He is already the most famous rookie since Tiger Woods burst on to the golf scene in 1996. The two have many similarities: both began winning at an early age, both were pushed by proud fathers, and both are hailed as great role models in and out of the sporting arena.

Since his natural ability became apparent at the age of six, Hamilton has been carefully managed by his father, Anthony, and "Team Hamilton" have come a long way from the days when father and son would travel the country from one karting circuit to the next.

The contrast between Hamilton's humble origins on a council estate in Stevenage, Hertfordshire, and the glamour of F1 has been a key ingredient in the rookie's transformation from title contender to people's champion. McLaren "adopted" the then 13-year-old in 1998 and invested millions in his development. Hamilton had met team supremo Ron Dennis four years earlier, when he had said that he would race for him one day. He won practically every junior championshipbefore turning the sport upside down with his breathtaking performances this season.

The sudden fame has seen Hamilton embrace a new Alist circle of friends, including Naomi Campbell, Beyoncé and P Diddy – who threw a lavish party in his honour in July this year. His father is starting to accept that an outside agency may be required to take over the management of his son's affairs. Industry sources say Ayrton Senna's former manager Julian Jacobi is in the running.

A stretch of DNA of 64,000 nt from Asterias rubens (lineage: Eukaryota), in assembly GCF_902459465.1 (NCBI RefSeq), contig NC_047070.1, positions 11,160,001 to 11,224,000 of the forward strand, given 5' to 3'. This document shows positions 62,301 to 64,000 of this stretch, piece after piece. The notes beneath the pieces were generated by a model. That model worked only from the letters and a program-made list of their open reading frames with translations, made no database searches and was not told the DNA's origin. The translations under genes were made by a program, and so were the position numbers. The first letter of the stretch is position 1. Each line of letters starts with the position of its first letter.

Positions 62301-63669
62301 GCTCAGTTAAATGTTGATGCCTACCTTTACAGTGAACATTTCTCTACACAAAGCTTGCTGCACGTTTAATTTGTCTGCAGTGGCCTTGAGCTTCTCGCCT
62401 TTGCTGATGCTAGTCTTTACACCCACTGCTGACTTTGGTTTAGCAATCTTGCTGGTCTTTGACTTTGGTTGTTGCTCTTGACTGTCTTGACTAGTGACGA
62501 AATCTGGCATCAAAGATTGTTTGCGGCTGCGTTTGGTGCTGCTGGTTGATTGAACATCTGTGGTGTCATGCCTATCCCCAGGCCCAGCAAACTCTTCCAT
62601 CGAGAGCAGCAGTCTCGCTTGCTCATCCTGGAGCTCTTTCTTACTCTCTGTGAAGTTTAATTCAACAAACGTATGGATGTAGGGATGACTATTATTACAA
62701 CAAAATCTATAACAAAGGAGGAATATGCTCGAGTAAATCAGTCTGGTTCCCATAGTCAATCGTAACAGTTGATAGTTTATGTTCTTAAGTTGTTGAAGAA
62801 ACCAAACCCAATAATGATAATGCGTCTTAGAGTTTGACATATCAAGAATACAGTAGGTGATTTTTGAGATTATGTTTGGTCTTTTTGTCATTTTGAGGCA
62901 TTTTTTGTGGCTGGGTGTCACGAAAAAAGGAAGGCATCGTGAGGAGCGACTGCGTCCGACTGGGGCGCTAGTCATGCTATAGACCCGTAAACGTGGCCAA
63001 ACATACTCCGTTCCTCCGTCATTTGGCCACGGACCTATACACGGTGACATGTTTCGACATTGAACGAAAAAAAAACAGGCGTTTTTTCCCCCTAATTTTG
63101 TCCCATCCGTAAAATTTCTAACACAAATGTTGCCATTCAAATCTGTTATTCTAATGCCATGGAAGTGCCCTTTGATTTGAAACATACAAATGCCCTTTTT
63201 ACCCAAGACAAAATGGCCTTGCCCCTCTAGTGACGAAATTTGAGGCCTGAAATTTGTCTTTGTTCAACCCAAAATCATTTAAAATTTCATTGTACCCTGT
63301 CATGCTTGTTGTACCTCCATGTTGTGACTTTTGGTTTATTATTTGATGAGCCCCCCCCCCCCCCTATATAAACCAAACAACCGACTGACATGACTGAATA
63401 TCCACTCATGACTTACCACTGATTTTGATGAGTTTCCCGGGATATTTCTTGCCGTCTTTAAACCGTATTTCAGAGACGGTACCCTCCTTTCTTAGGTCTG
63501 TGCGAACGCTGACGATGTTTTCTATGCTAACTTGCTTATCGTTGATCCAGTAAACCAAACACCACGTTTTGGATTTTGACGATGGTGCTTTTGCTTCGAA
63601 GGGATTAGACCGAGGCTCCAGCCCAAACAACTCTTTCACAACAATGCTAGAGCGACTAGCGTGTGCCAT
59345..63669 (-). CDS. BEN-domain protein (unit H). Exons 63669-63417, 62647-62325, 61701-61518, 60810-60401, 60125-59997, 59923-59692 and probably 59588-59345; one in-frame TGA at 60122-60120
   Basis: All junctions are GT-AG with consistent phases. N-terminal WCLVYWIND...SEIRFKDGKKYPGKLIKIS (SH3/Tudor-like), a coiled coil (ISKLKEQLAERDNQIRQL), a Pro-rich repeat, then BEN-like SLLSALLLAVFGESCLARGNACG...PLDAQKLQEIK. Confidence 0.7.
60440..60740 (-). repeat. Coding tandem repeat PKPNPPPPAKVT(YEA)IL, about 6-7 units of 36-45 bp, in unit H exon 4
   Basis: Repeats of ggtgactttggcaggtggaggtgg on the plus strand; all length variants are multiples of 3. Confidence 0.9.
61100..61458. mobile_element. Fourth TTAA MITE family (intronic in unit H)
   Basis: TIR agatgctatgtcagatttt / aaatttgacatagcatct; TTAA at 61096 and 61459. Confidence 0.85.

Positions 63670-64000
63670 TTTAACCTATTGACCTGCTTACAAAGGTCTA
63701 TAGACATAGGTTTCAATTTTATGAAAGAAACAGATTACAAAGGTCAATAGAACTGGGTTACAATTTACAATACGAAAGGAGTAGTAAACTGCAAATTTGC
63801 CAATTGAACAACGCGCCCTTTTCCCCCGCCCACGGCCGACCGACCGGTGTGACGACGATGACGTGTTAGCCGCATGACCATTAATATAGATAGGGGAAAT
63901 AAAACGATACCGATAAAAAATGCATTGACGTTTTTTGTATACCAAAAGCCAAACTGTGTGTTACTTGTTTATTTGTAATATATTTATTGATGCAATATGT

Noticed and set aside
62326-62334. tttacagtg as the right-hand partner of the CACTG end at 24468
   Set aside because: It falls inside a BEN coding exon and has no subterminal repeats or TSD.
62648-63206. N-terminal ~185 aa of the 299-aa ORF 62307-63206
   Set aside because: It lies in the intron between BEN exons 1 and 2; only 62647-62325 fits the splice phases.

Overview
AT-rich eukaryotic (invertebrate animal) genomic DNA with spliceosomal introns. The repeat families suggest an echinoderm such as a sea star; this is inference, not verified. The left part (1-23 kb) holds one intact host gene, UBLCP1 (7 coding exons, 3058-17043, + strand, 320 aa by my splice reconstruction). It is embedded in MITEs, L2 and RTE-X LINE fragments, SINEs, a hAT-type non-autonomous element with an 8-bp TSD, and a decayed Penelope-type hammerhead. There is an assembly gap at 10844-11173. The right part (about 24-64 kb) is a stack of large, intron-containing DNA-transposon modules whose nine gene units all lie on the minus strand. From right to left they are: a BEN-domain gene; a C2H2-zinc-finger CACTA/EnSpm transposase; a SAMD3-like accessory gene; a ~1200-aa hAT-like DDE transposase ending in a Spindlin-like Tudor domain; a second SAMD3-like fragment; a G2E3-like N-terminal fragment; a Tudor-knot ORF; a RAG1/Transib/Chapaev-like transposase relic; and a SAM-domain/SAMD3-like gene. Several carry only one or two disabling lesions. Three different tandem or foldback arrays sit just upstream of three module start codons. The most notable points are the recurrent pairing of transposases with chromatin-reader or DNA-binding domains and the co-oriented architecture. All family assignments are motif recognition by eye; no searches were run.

But first, the championship. For the first time in more than 20 years, three drivers are fighting it out. It has been a season that has seen Hamilton in a running war of words with Alonso, survive a 175mph crash, and walk away from the Ferrari "spy-gate" scandal with his reputation intact.

Brand Hamilton – a potent mixture of youthful good lucks, boy-next-door charm and sheer racing ability – is taking the sport beyond the realm of petrol heads. New research from Ipsos Mori reveals how the interest in the sport is at a three-year high, propelling it above rugby and cricket for the first time.

Nigel Currie, director of Brand Rapport and former chair of the European Sponsorship Association, said: "Once he's won a few championships he'll be able to write his own ticket, just as Schumacher did. He has got the whole package – looks and talent – and is a marketing man's dream. If he doesn't win I think it will just postpone the inevitable really – he'll probably come back stronger and win it by a country mile next time."

Speaking yesterday, Bernie Ecclestone, the man who runs Formula One, predicted "Lewis will win the championship" and made it clear why he favours the rookie. "Fernando was world champion for two years and didn't make that much effort with the media. Poor Kimi, he's a good fellow, but he's not an outgoing guy ... Young Lewis, he is a breath of fresh air."

Hamilton has spent the past 16 years of his life preparing for this point and just 71 laps of a 4.3km circuit stand in the way of him taking his place in sporting history by winning the F1 Championship at his first attempt.

But with the coolness that has become his trademark, Hamilton remains focused on what will be the race of his life – at Brazil's Interlagos track in Sao Paulo at 5pm this afternoon.

"I have the chance to win the world championship," he said, "If I do, fantastic. It will be a big step in my career and my life. If not, I will live to fight another day."